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Historic and Deteriorating Adams-Bernstein House Up for Sale

The home, an 1840s farmhouse named for the tenant farmers who built it and the couple who once lived there, is located at 3147 Old Yorktown Rd.

A historic house that was left to deteriorate for years in Yorktown will soon be out on the market in hopes of finding a buyer willing to renovate it. 

The final agreement is expected to be worked out at the June 5 town board meeting to allow local realtor William Primavera to be the listing agent for the home.

The house, also known at the Adams-Bernstein House, is located at 3147 Old Yorktown Rd. It's an 1840s farmhouse named for the tenant farmers who built it and the couple who once lived there.

The historic property is a controversial site that has fallen into disrepair in the 20 years since it was bequeathed to the town of Yorktown in the will of Helen Bernstein. Since then it's presented somewhat of a challenge for the town – considering whether it should be kept by the town or how best to dispose of it.

Two years ago, the Adams-Bernstein House was among a number of town-owned properties that were put through a public auction. It was sold at the  for $170,000, but the highest bidder Hugo Rivas backed out of closing, losing his deposit.

"This is a sweet moment for me," Primavera said of being awarded the bid through the town. "I have been working for more than nine years to solve the dilemma of this once-beautiful home falling into disrepair as our town’s most dilapidated building."

Primavera had to have the property serve as a Yorktown Visitors Center and the office of the Yorktown Chamber of Commerce. He also envisioned the space to be shared with the Yorktown Museum.

"It was a beautiful plan, and I got all the necessary people and organizations together to contribute their time and money to the effort," he said. "I think that the administration at that time really missed the boat by not taking that opportunity."

Then, and have it developed for affordable housing. That offer also was also turned down.

Primavera said he was happy town board members have now decided to award him with the contract. 

According to town records, the Adams-Bernstein house was built around 1830 and features 2,284 square feet, three bedrooms, one bathroom and a working fireplace. In addition there is an old barn on the property, built around the same time, where at the turn of the last century, calves and cows were sold. The property has 6.327 acres, of which 3.702 acres are protected by a conservation easement.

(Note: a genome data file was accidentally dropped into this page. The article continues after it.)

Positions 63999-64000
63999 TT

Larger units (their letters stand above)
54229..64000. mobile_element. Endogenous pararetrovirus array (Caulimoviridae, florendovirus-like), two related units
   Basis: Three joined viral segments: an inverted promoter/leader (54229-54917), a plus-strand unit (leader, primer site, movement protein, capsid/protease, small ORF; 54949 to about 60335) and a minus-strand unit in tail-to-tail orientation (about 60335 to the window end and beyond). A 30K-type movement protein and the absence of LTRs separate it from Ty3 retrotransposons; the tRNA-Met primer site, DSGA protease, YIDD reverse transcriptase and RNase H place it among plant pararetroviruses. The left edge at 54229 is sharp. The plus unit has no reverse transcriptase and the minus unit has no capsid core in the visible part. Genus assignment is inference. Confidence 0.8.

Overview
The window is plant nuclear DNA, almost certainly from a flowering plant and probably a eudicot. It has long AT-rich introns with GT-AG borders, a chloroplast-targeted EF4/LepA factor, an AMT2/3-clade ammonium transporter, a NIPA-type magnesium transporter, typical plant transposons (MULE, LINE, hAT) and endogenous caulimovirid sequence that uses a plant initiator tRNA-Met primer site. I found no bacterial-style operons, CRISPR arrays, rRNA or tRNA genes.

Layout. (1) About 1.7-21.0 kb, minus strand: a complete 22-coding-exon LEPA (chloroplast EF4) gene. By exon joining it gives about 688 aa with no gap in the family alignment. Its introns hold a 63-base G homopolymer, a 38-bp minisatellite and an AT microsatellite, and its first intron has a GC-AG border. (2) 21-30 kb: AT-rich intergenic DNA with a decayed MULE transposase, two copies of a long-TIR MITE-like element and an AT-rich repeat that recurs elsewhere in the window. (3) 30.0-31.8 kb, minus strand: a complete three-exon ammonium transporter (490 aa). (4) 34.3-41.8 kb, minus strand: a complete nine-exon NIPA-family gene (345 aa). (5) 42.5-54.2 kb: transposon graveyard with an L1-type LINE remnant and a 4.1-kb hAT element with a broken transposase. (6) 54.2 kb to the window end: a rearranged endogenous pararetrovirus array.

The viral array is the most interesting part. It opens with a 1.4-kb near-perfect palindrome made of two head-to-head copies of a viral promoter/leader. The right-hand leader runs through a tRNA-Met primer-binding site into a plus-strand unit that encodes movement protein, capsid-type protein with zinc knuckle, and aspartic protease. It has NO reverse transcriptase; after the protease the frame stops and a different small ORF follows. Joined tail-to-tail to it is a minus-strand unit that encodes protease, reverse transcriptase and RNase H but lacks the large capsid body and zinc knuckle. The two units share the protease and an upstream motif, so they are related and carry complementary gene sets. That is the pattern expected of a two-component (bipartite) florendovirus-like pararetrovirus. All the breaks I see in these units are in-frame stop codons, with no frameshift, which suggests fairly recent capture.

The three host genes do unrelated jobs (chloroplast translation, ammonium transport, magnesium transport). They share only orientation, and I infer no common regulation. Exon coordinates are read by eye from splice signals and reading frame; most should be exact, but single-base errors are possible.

Primavera said he hopes a buyer will renovate the historic house, rather than tear it down. 

"Renovating an old house which most likely has lead paint and asbestos which would have to be re-mediated, can be a daunting task and may require $250,000 or more to accomplish," he said. "But hopefully we’ll find someone who will recognize and want to save this example of the early Greek Revival/Pre-Victorian style of architecture, simplified for a modest farm house in the 1830s."

The house will go on the market as soon as the details of the contract are worked out, probably by June 5, according to Primavera. The list price will be $215,000. 

"This will be a very gratifying project and a fun one to work on," Primavera said. "The property is lovely and never has there been a greater need, totally justified for TLC!"

To learn more about the property and its sale price, Primavera can be reached at Bill@PrimaveraRealEstate.com or contacted directly at 914-522-2076.

Elizabeth Raver May 31, 2012 at 10:52 AM
If they really wanted this house to stay, it would be sold for far less (under 100K) considering how much money will have to be put into it for renovation. Considering that it was willed to the town, the town sold it for too much ($170,000). Today, it is being sold for way too much. A beautiful and historic home will be lost due to greed.
Jackie Dzaluk May 31, 2012 at 12:59 PM
I agree absolutely. That was the first thing that I thought. if it "sold" in the open market at$170,000 why in a declining market would it be listed for more? Nobody wanted it at $130,000 less so what fool would buy it?
William Primavera May 31, 2012 at 01:08 PM
Thank you, Plamena, for excellent reporting!
theobserver May 31, 2012 at 01:21 PM
Take a lot of good pictures, create and put them in a new section in the Yorktown Museum. Have a public auction and sell the property as is with no historic restrictions. Get the property back on the tax rolls and get our Town back in the business of keeping us safe and keeping our roads clean, not in creating more expense for our taxpayers.
Jean-Francois de Laperouse May 31, 2012 at 06:07 PM
In difficult economic times, it is understandable that people are more concerned with basic needs than historic preservation. However, it should be noted that the Bernsteins believed very strongly in the importance of local history and stipulated in their bequest that the house was to be used by the Yorktown Museum. It is a shame, therefore, that Mr. Primavera's previous proposal was never realized and that the house and barn have been left to deteriorate so badly and to depreciate so much in value. Our country and our town were not built in a day and we should honor the hard work of those who were here before us by preserving what little is left of the past. It should also be noted that there is a small but historically significant cemetery on the property across the road from the house that Eagle Scout troops have offered to tend.

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